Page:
hort.net Seasonal photo, (c) 2006 Christopher P. Lindsey, All Rights Reserved: do not copy
articles | gallery of plants | blog | tech blog | plant profiles | patents | mailing lists | top stories | links | shorturl service | tom clothier's archive0
Gallery of Plants
Tech Blog
Plant Profiles
Mailing Lists
    Search ALL lists
    Search help
    Subscription info
Top Stories
sHORTurl service
Tom Clothier's Archive
 Top Stories
New Trillium species discovered

Disease could hit Britain's trees hard

Ten of the best snowdrop cultivars

Plant protein database helps identify plant gene functions

Dendroclimatologists record history through trees

Potato beetle could be thwarted through gene manipulation

Hawaii expands coffee farm quarantine

Study explains flower petal loss

RSS story archive

Re: successful models or ideas

  • Subject: Re: [cg] successful models or ideas
  • From: "Sandy Pernitz" Sandy.Pernitz@ci.seattle.wa.us
  • Date: Fri, 10 Jan 2003 11:12:27 -0800
  • Content-disposition: inline

Hey everyone,
Seattle's P-Patch Program gardens are ALL unlocked and accessible by
the larger community whenever they wish.  Most of our gardens are on
public land and we are a city program.  It is our way of dealing with
the "private use of public land" issues that can arise with community
gardens and government agencies and politics.  I do however agree that
each community is different that goes for gardens as well as cities so
you in ours would know best but it can go a long way to promote
community gardens as open space for the good of all in the community and
my personal philosophy is give it a try first you can always lock em up
later if you find it doesn't work in your community.

Thanks for your time,
Sandy Pernitz
Community Garden Coordinator
P-Patch Program/Dept. of Neighborhoods
700 3rd Ave, Suite 400
Seattle, WA  98101
"An ancient Chinese philosopher once fell asleep and dreamed he was a
butterfly.  When he awoke, he was no longer certain that's what had
happened.  Perhaps he was just a butterfly dreaming he was a Chinese
-Chinese parable

>>> Tamsin Salehian <tamsin@sparecreative.com> 01/10/03 01:40AM >>>
Hi Jennifer,

Open garden models are beautiful but we havenšt mastered the skills
(although it sounds like many of the NY gardens have). Our garden is
open to
all whenever a plot holder is in the garden working. Also as our garden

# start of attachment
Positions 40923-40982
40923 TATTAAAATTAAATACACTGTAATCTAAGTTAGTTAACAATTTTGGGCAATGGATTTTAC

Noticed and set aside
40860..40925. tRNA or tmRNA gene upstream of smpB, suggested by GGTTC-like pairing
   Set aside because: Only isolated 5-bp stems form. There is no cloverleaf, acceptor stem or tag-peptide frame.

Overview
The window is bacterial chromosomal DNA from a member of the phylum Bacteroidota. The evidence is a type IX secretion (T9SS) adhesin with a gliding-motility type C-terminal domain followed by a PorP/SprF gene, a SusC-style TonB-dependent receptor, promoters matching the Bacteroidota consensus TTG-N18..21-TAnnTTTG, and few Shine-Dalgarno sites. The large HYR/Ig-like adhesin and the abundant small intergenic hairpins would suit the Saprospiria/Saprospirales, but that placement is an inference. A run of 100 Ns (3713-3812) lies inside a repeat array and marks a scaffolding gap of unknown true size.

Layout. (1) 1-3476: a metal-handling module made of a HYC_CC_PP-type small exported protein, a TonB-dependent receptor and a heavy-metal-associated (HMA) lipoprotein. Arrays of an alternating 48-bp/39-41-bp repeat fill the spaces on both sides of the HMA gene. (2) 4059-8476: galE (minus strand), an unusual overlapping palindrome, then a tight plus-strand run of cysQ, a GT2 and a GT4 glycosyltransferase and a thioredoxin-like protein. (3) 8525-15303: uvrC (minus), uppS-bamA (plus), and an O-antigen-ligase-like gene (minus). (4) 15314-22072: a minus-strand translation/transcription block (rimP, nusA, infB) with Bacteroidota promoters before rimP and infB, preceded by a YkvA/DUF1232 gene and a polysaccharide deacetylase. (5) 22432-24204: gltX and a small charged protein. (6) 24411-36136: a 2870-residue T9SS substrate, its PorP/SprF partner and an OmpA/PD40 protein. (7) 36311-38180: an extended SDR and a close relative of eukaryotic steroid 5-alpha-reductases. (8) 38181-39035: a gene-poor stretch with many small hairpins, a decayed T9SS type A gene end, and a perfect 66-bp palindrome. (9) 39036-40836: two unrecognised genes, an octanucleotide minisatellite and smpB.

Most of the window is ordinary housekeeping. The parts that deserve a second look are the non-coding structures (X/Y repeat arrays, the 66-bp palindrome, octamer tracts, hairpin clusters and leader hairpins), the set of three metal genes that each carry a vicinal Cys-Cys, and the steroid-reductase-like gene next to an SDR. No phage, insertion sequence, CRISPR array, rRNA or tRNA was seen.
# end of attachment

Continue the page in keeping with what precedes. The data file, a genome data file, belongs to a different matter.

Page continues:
on the side of  a community centre we have invited all centre users to
the garden which they do for meal/coffee breaks, also the community
part time staff member opens the garden up when shešs there, but the
is closed whenever there is no key holder around. Experimenting with
down fences has been good for some gardens but there are always the
night croud who every now and then come in and wreak havok often
individual plots - a community garden may be more robust than
food plots?
If you discover a perfect model please let me know!!!

With raised garden beds I feel that soft edges are important! Vertical
beds are great! Space under to wheel chairs is good so as to minimise
twist but these need to be clean so that wheeling your knees under
isnšt a
move towards spiders and other unknowns, tyre beds are good if you can
nice big tractor tyres (pile of tyres to appropriate height, fill with
compost nice deep bed, easy to take apart and rebuild, particularly
when painted in patterns/colours)...

All the best
Dig In Community Gardens
Melbourne Australia

On 10/1/03 9:33 AM, "JENNIFER LYNN" <jennifer.lynn@verizon.net> wrote:

> Hello,
> I am an environmental studies student in Santa Monica California
trying to
> create more effective community gardens.  Our gardens are currently
> by chain-linked fence and locked to all but those who pay for plots
(who often
> times do not show up).  I would like to create a garden that is open
to the
> public so all can be inspired by the beauty and magic of growing food
> flowers.  I am also interested in creating a seniors garden with tall
> that can be worked standing, from chairs or from wheel chairs. 
Please put me
> in contact with those who have done this successfully.
> Thank you so much!
> -Jennifer

The American Community Gardening Association listserve is only one of ACGA's services to community gardeners. To learn more about the ACGA and to find out how to join, please go to http://www.communitygarden.org

To post an e-mail to the list:  community_garden@mallorn.com

To subscribe, unsubscribe or change your subscription:  https://secure.mallorn.com/mailman/listinfo/community_garden

 © 1995-2017 Mallorn Computing, Inc.All Rights Reserved.
Our Privacy Statement
Other Mailing lists | Author Index | Date Index | Subject Index | Thread Index